12-71C (a) decreases, (b) increases, (c) remains the same, (d) increases, and (e) decreases.
12-72C Oblique shocks occur when a gas flowing at supersonic speeds strikes a flat or inclined surface.
Normal shock waves are perpendicular to flow whereas inclined shock waves, as the name implies, are
typically inclined relative to the flow direction. Also, normal shocks form a straight line whereas oblique
shocks can be straight or curved, depending on the surface geometry.
12-73C Yes, the upstream flow have to be supersonic for an oblique shock to occur. No, the flow
downstream of an oblique shock can be subsonic, sonic, and even supersonic.
12-74C Yes. Conversely, normal shocks can be thought of as special oblique shocks in which the shock
angle is ß = p/2, or 90
o
.
12-75C When the wedge half-angle d is greater than the maximum deflection angle ?
max
, the shock
becomes curved and detaches from the nose of the wedge, forming what is called a detached oblique shock
or a bow wave. The numerical value of the shock angle at the nose is be ß = 90
o
.
12-76C When supersonic flow impinges on a blunt body like the rounded nose of an aircraft, the wedge
half-angle d at the nose is 90
o
, and an attached oblique shock cannot exist, regardless of Mach number.
Therefore, a detached oblique shock must occur in front of all such blunt-nosed bodies, whether two-
dimensional, axisymmetric, or fully three-dimensional.
12-77C Isentropic relations of ideal gases are not applicable for flows across (a) normal shock waves and
(b) oblique shock waves, but they are applicable for flows across (c) Prandtl-Meyer expansion waves.
PROPRIETARY MATERIAL. © 2006 The McGraw-Hill Companies, Inc. Limited distribution
permitted only to teachers and educators for course preparation. If you are a student using this Manual, you
are using it without permission.
12-35
Chapter 12 Compressible Flow
12-78 For an ideal gas flowing through a normal shock, a relation for V
2
/V
1
in terms of k, Ma
1
, and Ma
2
is
to be developed.
Analysis The conservation of mass relation across the shock is
2 2 1 1
V V ? ? = and it can be expressed as
?
?
?
?
?
?
?
?
?
?
?
?
?
?
?
?
= = =
1
2
2
1
2 2
1 1
2
1
1
2
/
/
T
T
P
P
RT P
RT P
V
V
?
?
From Eqs. 12-35 and 12-38,
?
?
?
?
?
?
?
?
- +
- +
?
?
?
?
?
?
?
?
+
+
=
2 / ) 1 ( Ma 1
2 / ) 1 ( Ma 1
Ma 1
Ma 1
2
2
2
1
2
1
2
2
1
2
k
k
k
k
V
V
Discussion This is an important relation as it enables us to determine the velocity ratio across a normal
shock when the Mach numbers before and after the shock are known.
PROPRIETARY MATERIAL. © 2006 The McGraw-Hill Companies, Inc. Limited distribution
permitted only to teachers and educators for course preparation. If you are a student using this Manual, you
are using it without permission.
12-36
Chapter 12 Compressible Flow
12-79 Air flowing through a converging-diverging nozzle experiences a normal shock at the exit. The
effect of the shock wave on various properties is to be determined.
Assumptions 1 Air is an ideal gas with constant specific heats. 2 Flow through the nozzle is steady, one-
dimensional, and isentropic before the shock occurs. 3 The shock wave occurs at the exit plane.
Properties The properties of air are k = 1.4 and R = 0.287 kJ/kg·K.
Analysis The inlet stagnation properties in this case are identical to the inlet properties since the inlet
velocity is negligible. Then,
P
01
= P
i
= 1 MPa
T
01
= T
i
= 300 K
Then,
K 7 . 166
1)2 - (1.4 + 2
2
K) 300 (
Ma ) 1 ( 2
2
2 2
1
01 1
=
?
?
?
?
?
?
?
?
=
?
?
?
?
?
?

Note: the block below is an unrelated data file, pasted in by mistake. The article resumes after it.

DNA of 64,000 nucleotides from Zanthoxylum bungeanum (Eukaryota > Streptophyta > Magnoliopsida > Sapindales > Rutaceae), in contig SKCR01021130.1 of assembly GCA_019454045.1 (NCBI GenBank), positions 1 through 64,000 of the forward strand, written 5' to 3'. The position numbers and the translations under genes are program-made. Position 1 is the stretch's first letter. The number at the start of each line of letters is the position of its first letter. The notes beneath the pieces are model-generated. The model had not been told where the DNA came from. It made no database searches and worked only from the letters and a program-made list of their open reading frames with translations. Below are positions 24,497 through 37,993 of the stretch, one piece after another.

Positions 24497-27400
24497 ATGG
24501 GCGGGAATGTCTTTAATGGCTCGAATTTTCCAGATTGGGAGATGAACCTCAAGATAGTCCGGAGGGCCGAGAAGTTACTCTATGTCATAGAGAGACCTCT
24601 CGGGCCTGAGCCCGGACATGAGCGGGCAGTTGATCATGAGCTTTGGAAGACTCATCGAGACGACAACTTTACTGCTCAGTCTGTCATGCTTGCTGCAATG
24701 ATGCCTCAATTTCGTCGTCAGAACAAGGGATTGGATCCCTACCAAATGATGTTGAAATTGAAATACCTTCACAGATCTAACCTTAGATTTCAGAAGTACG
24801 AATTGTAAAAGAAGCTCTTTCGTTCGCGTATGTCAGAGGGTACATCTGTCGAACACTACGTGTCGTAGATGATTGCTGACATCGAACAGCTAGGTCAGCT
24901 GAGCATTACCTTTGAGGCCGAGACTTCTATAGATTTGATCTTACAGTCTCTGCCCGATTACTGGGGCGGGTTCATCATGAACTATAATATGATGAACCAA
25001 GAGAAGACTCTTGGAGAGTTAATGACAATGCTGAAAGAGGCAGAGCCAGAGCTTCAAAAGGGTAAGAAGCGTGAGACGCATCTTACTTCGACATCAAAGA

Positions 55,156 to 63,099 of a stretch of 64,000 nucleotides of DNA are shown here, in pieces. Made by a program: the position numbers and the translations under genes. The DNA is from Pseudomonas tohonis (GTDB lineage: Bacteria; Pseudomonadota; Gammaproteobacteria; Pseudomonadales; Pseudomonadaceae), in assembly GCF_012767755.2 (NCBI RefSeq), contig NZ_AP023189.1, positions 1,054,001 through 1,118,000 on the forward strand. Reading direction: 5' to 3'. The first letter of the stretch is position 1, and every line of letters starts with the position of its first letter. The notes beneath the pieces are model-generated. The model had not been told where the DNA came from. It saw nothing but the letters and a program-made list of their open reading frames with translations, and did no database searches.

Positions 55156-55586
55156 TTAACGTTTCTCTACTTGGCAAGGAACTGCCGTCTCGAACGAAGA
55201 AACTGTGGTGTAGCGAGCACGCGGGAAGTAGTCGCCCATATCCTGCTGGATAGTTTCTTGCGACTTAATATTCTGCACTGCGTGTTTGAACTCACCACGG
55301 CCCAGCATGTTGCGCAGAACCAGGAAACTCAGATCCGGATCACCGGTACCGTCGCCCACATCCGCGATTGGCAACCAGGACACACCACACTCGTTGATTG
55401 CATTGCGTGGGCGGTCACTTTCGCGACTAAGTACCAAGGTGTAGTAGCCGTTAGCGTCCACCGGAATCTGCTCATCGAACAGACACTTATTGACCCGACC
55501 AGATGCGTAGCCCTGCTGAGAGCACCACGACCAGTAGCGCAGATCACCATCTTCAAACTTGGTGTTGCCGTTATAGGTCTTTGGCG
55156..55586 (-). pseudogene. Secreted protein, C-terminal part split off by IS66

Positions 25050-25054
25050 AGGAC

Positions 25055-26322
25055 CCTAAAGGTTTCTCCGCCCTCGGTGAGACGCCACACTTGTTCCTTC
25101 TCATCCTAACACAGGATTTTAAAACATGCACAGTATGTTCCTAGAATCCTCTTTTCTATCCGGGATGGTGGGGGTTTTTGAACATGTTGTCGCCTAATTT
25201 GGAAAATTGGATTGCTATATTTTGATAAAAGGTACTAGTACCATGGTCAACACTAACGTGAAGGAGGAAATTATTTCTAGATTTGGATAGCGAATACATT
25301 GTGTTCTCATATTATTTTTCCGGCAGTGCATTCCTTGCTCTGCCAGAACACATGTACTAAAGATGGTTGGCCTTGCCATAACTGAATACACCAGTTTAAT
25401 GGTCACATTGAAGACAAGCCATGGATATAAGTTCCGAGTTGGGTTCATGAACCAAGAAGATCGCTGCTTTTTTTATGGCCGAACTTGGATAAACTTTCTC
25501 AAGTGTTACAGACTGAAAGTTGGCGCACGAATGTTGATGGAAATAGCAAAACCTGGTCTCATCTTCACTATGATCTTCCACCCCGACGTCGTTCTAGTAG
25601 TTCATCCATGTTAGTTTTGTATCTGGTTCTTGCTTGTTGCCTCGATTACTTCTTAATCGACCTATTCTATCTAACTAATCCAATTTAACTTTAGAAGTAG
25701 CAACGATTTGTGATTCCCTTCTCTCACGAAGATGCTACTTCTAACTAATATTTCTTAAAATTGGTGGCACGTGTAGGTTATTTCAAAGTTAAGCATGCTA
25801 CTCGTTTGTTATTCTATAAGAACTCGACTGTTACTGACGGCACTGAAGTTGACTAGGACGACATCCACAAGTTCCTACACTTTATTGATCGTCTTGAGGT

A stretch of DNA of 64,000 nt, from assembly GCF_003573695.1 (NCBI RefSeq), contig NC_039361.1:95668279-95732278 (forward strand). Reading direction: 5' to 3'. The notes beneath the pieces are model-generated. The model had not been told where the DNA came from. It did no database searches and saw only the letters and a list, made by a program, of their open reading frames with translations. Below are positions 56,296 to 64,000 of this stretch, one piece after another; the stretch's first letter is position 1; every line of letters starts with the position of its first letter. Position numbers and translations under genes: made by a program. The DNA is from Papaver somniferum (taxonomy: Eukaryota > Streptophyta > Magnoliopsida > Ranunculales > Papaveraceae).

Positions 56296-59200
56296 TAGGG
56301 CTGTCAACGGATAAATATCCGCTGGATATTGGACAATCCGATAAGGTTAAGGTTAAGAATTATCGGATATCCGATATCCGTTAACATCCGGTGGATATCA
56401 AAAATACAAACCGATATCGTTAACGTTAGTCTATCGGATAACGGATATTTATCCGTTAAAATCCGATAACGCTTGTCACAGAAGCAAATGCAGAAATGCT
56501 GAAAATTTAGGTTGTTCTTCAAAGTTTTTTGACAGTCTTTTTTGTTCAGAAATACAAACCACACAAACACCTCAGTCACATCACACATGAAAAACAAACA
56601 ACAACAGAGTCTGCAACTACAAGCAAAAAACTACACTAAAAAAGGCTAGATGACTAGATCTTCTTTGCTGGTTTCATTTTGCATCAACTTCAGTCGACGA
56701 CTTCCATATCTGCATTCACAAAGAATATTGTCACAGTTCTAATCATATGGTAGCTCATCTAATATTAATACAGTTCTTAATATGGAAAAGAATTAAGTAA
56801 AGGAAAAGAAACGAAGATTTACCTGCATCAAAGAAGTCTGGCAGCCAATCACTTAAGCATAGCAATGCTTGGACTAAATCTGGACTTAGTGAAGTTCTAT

?
?
- +
=
k
T T
2 i 1
AIR
Shock
wave
V
i
˜ 0
and
MPa 1278 . 0
300
166.7
MPa) 1 (
4 . 0 / 4 . 1
) 1 /(
0
1
01 1
=
?
?
?
?
?
?
=
?
?
?
?
?
?
?
?
=
- k k
T
T
P P
The fluid properties after the shock (denoted by subscript 2) are related to those before the shock through
the functions listed in Table A-14. For Ma
1
= 2.0 we read
6875 . 1 and , 5000 . 4 , 7209 . 0 , Ma
1
2
1
2
02
02
2
= = = =
T
T
P
P
P
P
0.5774
Then the stagnation pressure P
02
, static pressure P
2
, and static temperature T
2
, are determined to be
P
02
= 0.7209P
01
= (0.7209)(1.0 MPa) = 0.721 MPa
P
2
= 4.5000P
1
= (4.5000)(0.1278 MPa) = 0.575 MPa
T
2
= 1.6875T
1
= (1.6875)(166.7 K) = 281 K
The air velocity after the shock can be determined from V
2
= Ma
2
c
2
, where c
2
is the speed of sound at the
exit conditions after the shock,
V
2
= Ma
2
c
2
= m/s 194 =
?
?
?
?
?
?
?
?
· =
kJ/kg 1
s / m 1000
K) K)(281 kJ/kg 287 . 0 )( 4 . 1 ( ) 5774 . 0 ( Ma
2 2
2 2
kRT
Discussion We can also solve this problem using the relations for normal shock functions. The results
would be identical.
PROPRIETARY MATERIAL. © 2006 The McGraw-Hill Companies, Inc. Limited distribution
permitted only to teachers and educators for course preparation. If you are a student using this Manual, you
are using it without permission.
12-37
Chapter 12 Compressible Flow
V
i
˜ 0
shock
wave
AIR
1 i 2
P
b
i 2
P
b
ressible flow and normal shock
shock
wave
V
i
˜ 0
AIR
1
12-80 Air enters a converging-diverging nozzle at a specified state. The required back pressure that
produces a normal shock at the exit plane is to be determined for the specified nozzle geometry.
Assumptions 1 Air is an ideal gas. 2 Flow through the nozzle is steady, one-dimensional, and isentropic
before the shock occurs. 3 The shock wave occurs at the exit plane.
Analysis The inlet stagnation pressure in this case is identical to the inlet pressure since the inlet velocity is
negligible. Since the flow before the shock to be isentropic,
P
01
= P
i
= 2 MPa
It is specified that A/A* =3.5. From Table A-13, Mach number and the
pressure ratio which corresponds to this area ratio are the Ma
1
=2.80
and P
1
/P
01
= 0.0368. The pressure ratio across the shock for this Ma
1
value is, from Table A-14, P
2
/P
1
= 8.98. Thus the back pressure, which
is equal to the static pressure at the nozzle exit, must be
P
2
=8.98P
1
= 8.98 ×0.0368P
01
= 8.98 ×0.0368 ×(2 MPa) = 0.661 MPa
Discussion We can also solve this problem using the relations for compressible flow and normal shock
functions. The results would be identical.